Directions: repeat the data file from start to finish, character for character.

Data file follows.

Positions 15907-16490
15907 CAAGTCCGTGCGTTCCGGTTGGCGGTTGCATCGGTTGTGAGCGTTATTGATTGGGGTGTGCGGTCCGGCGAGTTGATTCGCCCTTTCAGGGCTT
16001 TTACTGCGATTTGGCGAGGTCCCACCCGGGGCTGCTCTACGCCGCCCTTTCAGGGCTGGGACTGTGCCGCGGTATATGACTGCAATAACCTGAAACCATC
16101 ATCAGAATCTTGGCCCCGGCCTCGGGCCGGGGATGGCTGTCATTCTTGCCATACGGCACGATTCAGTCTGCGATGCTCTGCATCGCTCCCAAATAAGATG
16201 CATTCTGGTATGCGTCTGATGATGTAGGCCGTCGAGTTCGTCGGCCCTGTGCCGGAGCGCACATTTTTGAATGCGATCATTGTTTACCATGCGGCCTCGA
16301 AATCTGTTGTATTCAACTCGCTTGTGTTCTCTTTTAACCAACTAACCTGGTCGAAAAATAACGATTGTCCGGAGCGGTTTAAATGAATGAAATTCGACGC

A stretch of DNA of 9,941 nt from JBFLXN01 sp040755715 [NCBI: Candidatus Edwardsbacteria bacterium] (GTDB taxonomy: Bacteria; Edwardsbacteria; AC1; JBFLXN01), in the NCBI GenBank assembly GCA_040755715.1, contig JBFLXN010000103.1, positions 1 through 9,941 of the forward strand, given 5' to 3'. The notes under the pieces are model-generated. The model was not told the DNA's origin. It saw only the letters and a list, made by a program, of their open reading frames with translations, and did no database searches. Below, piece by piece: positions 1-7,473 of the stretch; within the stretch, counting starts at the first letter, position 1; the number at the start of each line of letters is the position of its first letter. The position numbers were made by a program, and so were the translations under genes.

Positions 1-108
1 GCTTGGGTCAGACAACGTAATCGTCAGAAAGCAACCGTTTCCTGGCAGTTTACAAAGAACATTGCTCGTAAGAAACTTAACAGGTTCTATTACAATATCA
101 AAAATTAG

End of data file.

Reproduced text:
Positions 15907-16490
15907 CAAGTCCGTGCGTTCCGGTTGGCGGTTGCATCGGTTGTGAGCGTTATTGATTGGGGTGTGCGGTCCGGCGAGTTGATTCGCCCTTTCAGGGCTT
16001 TTACTGCGATTTGGCGAGGTCCCACCCGGGGCTGCTCTACGCCGCCCTTTCAGGGCTGGGACTGTGCCGCGGTATATGACTGCAATAACCTGAAACCATC
16101 ATCAGAATCTTGGCCCCGGCCTCGGGCCGGGGATGGCTGTCATTCTTGCCATACGGCACGATTCAGTCTGCGATGCTCTGCATCGCTCCCAAATAAGATG
16201 CATTCTGGTATGCGTCTGATGATGTAGGCCGTCGAGTTCGTCGGCCCTGTGCCGGAGCGCACATTTTTGAATGCGATCATTGTTTACCATGCGGCCTCGA
16301 AATCTGTTGTATTCAACTCGCTTGTGTTCTCTTTTAACCAACTAACCTGGTCGAAAAATAACGATTGTCCGGAGCGGTTTAAATGAATGAAATTCGACGC

A stretch of DNA of 9,941 nt from JBFLXN01 sp040755715 [NCBI: Candidatus Edwardsbacteria bacterium] (GTDB taxonomy: Bacteria; Edwardsbacteria; AC1; JBFLXN01), in the NCBI GenBank assembly GCA_040755715.1, contig JBFLXN010000103.1, positions 1 through 9,941 of the forward strand, given 5' to 3'. The notes under the pieces are model-generated. The model was not told the DNA's origin. It saw only the letters and a list, made by a program, of their open reading frames with translations, and did no database searches. Below, piece by piece: positions 1-7,473 of the stretch; within the stretch, counting starts at the first letter, position 1; the number at the start of each line of letters is the position of its first letter. The position numbers were made by a program, and so were the translations under genes.

Positions 1-108
1 GCTTGGGTCAGACAACGTAATCGTCAGAAAGCAACCGTTTCCTGGCAGTTTACAAAGAACATTGCTCGTAAGAAACTTAACAGGTTCTATTACAATATCA
101 AAAATTAG